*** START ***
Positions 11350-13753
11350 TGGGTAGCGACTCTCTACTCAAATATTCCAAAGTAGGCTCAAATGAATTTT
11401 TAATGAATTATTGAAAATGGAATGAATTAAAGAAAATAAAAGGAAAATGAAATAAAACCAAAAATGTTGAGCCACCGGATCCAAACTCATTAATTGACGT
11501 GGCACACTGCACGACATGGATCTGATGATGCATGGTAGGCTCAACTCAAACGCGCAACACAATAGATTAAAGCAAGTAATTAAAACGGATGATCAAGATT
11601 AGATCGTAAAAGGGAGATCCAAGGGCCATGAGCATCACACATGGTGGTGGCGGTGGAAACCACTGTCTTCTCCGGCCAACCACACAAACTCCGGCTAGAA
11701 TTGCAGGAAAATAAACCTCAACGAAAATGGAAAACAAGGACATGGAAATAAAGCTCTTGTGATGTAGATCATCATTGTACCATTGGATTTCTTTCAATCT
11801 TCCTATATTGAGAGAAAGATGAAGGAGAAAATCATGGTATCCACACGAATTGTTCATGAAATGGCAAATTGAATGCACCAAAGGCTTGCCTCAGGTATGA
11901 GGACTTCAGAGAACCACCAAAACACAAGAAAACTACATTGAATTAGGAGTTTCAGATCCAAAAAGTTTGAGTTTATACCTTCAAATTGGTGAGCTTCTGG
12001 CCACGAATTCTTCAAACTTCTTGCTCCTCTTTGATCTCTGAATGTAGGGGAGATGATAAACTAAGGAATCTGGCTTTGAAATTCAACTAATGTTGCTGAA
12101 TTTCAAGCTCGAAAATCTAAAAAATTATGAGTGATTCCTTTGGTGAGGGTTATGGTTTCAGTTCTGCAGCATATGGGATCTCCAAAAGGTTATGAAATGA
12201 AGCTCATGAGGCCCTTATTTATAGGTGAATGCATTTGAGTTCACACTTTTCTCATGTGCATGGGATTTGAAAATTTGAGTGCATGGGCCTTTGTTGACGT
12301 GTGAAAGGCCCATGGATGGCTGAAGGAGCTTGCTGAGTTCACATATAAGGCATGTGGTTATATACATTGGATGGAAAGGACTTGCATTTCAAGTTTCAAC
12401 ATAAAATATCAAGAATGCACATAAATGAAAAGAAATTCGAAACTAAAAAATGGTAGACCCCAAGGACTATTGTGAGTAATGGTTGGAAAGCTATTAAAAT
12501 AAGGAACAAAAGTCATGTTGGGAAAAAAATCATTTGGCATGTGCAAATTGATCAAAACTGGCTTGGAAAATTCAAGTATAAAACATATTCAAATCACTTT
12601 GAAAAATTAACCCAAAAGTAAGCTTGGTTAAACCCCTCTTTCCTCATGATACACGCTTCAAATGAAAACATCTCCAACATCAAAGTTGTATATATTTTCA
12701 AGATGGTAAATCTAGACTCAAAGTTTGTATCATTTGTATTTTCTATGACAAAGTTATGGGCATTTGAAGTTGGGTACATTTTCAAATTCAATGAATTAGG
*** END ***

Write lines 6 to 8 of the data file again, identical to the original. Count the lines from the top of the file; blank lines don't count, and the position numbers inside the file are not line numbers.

11701 TTGCAGGAAAATAAACCTCAACGAAAATGGAAAACAAGGACATGGAAATAAAGCTCTTGTGATGTAGATCATCATTGTACCATTGGATTTCTTTCAATCT
11801 TCCTATATTGAGAGAAAGATGAAGGAGAAAATCATGGTATCCACACGAATTGTTCATGAAATGGCAAATTGAATGCACCAAAGGCTTGCCTCAGGTATGA
11901 GGACTTCAGAGAACCACCAAAACACAAGAAAACTACATTGAATTAGGAGTTTCAGATCCAAAAAGTTTGAGTTTATACCTTCAAATTGGTGAGCTTCTGG